Monday, June 1, 2015

Guardians of the Galaxy

My indifference to superhero sagas grows by the minute, it seems.  Particularly the plethora of Marvel Comics epics.  I can blame my age, shifting tastes. I agree with much of Alejandro González Iñárritu's recent comments about such films, nearly as much as I disagree with Robert (late of the IRON MAN movies) Downey Jr.'s retorts to them.  I am merely repeating myself when I explain that Christopher Nolan's Batman entry THE DARK KNIGHT all but ruined my ability to enjoy the spectacle of your garden variety comic book adaptation. Marvel's projects are fun to watch but seem so paper thin and fluffy when compared to Nolan's take, which was the one film of its type that I could equate to a bona fide serious drama.  Everyone else tries to make their costume spectacles worthy of such praise but at the end of the day they're just silly video games.  Sorry, fans.

Even Simon Pegg, writer and star of the current STAR TREK films and numerous other fantasy films, states:
 
"We've been infantilized by our own taste. It’s ridiculous to see adults taking pleasure in childish movies, like superhero flicks - and even taking them seriously, discussing them online and getting into heated debates over their meaning.....It is a kind of dumbing down in a way, because it’s taking our focus away from real-world issues,.....Films used to be about challenging, emotional journeys or moral questions that might make you walk away and re-evaluate how you felt about… whatever. Now we’re walking out of the cinema really not thinking about anything, other than the fact that the Hulk just had a fight with a robot.”

These comments unsurprisingly met with plenty of fan boy outrage, prompting Pegg to issue a clarification, to explain that he was misquoted, etc.  His targets were the studios, who put more focus on eye filling action scenes and battles than meaty story lines and characterizations.  It's hard to argue with any of his quotes.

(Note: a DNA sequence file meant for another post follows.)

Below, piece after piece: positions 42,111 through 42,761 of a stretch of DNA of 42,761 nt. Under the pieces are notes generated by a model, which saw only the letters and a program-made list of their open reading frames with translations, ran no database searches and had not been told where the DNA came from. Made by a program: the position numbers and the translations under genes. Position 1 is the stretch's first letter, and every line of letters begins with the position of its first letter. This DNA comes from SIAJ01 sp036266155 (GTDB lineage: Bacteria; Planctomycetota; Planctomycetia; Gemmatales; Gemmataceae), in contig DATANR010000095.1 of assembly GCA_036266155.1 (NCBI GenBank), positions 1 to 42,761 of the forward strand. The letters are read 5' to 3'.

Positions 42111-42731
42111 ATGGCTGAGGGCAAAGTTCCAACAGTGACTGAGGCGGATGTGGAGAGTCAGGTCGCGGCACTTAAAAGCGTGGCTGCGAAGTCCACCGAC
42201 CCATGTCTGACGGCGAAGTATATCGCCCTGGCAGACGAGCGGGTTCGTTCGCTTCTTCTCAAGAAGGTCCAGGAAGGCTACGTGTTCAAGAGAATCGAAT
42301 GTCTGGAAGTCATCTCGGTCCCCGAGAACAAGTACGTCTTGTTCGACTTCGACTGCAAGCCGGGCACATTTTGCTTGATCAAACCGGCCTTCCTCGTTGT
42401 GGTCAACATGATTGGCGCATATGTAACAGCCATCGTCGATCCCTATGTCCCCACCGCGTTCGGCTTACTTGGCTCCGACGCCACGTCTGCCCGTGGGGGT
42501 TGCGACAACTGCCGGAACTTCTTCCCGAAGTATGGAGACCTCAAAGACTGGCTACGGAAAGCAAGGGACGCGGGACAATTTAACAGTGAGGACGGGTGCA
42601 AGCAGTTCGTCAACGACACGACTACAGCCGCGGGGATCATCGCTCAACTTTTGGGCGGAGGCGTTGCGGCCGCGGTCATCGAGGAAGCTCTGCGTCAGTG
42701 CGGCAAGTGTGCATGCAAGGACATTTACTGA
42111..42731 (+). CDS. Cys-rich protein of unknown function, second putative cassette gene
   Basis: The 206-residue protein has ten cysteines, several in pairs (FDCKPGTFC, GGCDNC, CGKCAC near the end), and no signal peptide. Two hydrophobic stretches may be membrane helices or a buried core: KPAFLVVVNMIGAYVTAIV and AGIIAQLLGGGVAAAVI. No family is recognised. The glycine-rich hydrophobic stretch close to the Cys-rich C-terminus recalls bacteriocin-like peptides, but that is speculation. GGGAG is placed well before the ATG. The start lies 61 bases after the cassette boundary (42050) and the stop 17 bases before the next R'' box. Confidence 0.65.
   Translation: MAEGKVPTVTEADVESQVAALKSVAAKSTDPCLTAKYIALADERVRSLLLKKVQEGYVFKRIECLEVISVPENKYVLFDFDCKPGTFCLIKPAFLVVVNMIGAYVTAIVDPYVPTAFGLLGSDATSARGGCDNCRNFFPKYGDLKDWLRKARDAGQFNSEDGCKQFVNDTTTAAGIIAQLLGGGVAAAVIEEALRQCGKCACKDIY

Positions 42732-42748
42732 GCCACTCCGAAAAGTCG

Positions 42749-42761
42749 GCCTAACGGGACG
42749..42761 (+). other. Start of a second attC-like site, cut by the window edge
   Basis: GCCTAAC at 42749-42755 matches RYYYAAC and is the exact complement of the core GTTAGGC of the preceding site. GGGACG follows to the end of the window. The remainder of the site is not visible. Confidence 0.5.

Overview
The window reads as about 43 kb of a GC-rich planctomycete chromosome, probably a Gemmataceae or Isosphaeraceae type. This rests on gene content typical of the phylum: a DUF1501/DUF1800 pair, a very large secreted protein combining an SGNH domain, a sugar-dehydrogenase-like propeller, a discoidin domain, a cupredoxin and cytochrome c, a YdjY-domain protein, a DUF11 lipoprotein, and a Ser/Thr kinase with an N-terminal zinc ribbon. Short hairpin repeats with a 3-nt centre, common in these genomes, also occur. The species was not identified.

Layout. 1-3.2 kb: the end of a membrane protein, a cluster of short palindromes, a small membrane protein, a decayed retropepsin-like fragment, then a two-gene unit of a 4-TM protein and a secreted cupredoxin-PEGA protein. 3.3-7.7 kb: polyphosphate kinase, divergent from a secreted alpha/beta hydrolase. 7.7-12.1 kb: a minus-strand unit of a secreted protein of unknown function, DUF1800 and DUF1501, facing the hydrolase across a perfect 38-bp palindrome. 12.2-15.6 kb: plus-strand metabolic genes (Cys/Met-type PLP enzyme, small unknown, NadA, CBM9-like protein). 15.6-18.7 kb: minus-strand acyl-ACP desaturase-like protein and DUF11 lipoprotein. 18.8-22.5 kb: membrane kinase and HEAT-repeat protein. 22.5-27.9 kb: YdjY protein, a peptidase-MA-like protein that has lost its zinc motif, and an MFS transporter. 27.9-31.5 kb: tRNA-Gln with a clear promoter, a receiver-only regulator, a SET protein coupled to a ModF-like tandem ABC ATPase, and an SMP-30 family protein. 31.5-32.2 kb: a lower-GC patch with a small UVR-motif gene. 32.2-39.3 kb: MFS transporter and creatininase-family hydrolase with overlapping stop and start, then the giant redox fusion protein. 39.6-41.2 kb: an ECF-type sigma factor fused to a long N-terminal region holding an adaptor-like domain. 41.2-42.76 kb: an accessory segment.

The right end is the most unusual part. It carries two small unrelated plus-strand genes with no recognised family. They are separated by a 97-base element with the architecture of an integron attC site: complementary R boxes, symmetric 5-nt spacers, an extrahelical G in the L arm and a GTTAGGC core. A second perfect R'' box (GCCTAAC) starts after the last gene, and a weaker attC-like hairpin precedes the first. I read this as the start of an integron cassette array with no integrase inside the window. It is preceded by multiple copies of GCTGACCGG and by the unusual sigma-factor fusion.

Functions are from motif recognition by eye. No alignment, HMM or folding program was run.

And so...a film like 2014's GUARDIANS OF THE GALAXY does not attempt the self-serious pretension of the AVENGERS flicks. Does not pretend to be better than it is.   It's a throwback (in more ways than one) bubble gum dazzler that manages to amuse a wide range of age groups simultaneously.  It is not a chore for adults (many, anyway) to sit through this movie, and not only because there are several 1970s pop songs within by the likes of David Bowie and 10cc.

The plot is complicated, as such stories tend to be.  Fans are very invested, dating back to the comic books as long ago as 1969.  I'll let you discover the developments of this story on your own, and the themes will be very familiar.  The titular characters:

Peter Quill (Chris Pratt) is a rogish but good natured Earthling who has roamed the galaxy for nearly thirty years after his abduction from Earth the night his mother died.  He longs to be called "Star-Lord".

Gamora (Zoe Saldana, again covered in body paint.  This time, green, unlike in AVATAR, where she was blue) is an assassin, warrior, overall bad ass. An orphan who was adopted by the mighty Thanos, a supervillain who also appears in the AVENGERS films.

Drax (Dave Bautista), a hulking mass of a man who is bent on avenging his slain family. His target: Ronan (Lee Pace), the film's main villain.

Groot (Vin Diesel), a walking tree that speaks but three words: "I am Groot", though his vocal inflections are understood to mean different things by....

Rocket (Voice of Bradley Cooper, which I would've never guessed), wisecracking bounty hunter who happens to be a genetically engineered raccoon.

GUARDIANS OF THE GALAXY finds the right tone once these characters meet, fight, then reluctantly band together.  Director James (SLITHER, SUPER) Gunn and Nicole Perlman's screenplay also has a very welcome irreverence  that nicely deflates any sense of self-importance, and that would've been deadly for this movie. There are some entertaining cameos.   I had a good ol' teenage boy time with this movie, which is being touted as STAR WARS for this generation.  Eh, maybe.

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